You’re also presented with a load of Setting Rules, which are rules variants designed to add a specific flavour to various settings. One I particularly found a problem with was Skill Specialisations, where characters have to pick which aspect of a skill they are trained in, and get penalties in other uses of it. Firstly, it’s problematic because it only gives a few examples. Secondly, it doesn’t explain how you’re meant to display it for the Knowledge skill; is it Knowledge (Things (Specific Thing))? Thirdly, the example adventure at the back of the book that clearly states it uses this variant, doesn’t — the sample characters don’t have specialisations in their skills list — so the one place where I expected to find a demonstration just completely abandoned the concept.
I’m not going to lie, I haven’t touched on the magic system. This is because I’m going to be running a sci-fi campaign with it, so I don’t see much point. All I do know from my quick glance is that spells are archtypes designed to mechanically resemble a certain effect that the DM can add description to. Also, there are 5 different magic systems ranging from low-level sorcery to over-the-top superpowers and psionics.
However, I did look at the Bestiary there I hoped to find some example Extras, but found only non-human creatures. I suppose that’s what to expect from a section with Beast in the title, but I was hoping for something I could quickly pluck out where I needed some bad guys; all that talk about reducing preparation for the DM and all. However, the sample adventures do provide some good example NPCs.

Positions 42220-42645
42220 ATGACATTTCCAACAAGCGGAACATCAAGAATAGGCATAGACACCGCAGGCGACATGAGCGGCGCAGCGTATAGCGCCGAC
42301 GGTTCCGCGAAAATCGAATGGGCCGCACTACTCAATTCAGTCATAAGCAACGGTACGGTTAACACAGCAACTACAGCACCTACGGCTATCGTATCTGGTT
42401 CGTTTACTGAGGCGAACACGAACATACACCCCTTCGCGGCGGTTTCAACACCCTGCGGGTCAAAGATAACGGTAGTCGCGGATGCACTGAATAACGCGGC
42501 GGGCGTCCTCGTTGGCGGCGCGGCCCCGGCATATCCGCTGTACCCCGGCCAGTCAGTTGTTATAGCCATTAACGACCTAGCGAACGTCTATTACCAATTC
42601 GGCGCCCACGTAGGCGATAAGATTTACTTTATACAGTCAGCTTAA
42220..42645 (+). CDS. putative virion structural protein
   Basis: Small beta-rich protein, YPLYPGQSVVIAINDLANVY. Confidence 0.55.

I know it looks like I’ve just been ripping the shit out of this game all the way through, but the truth is I’ve come out loving it. Although I’m going to house-rule it chronically, this game is the system. It’s flexible, fast and doesn’t get in the way of a good roleplay or action sequence. The rules are designed to give the players options, and not the AD&D kind that actually just shoehorns them into another restrictive set of rules, but genuine creativity-inspiring options.
The reason it looks like I’ve been ripping that game apart is because it does so much right that it’s only worth mentioning the things I find exceptionally original or frustrating. It’s like how you only ever hear news like people climbing Everest or killing each other, but Mrs Marshal’s lovely day doesn’t tend to make the headlines. Also, somehow WordPress lost my review the first time and I’m pretty much writing it up from memory, so I’m missing anything that didn’t stick in my mind. I’m just going to press Publish now and hope for the best, so excuse any typoes.
But seriously, buy this game and fuck around with it. It’s made to be messed with. I promise you won’t regret it.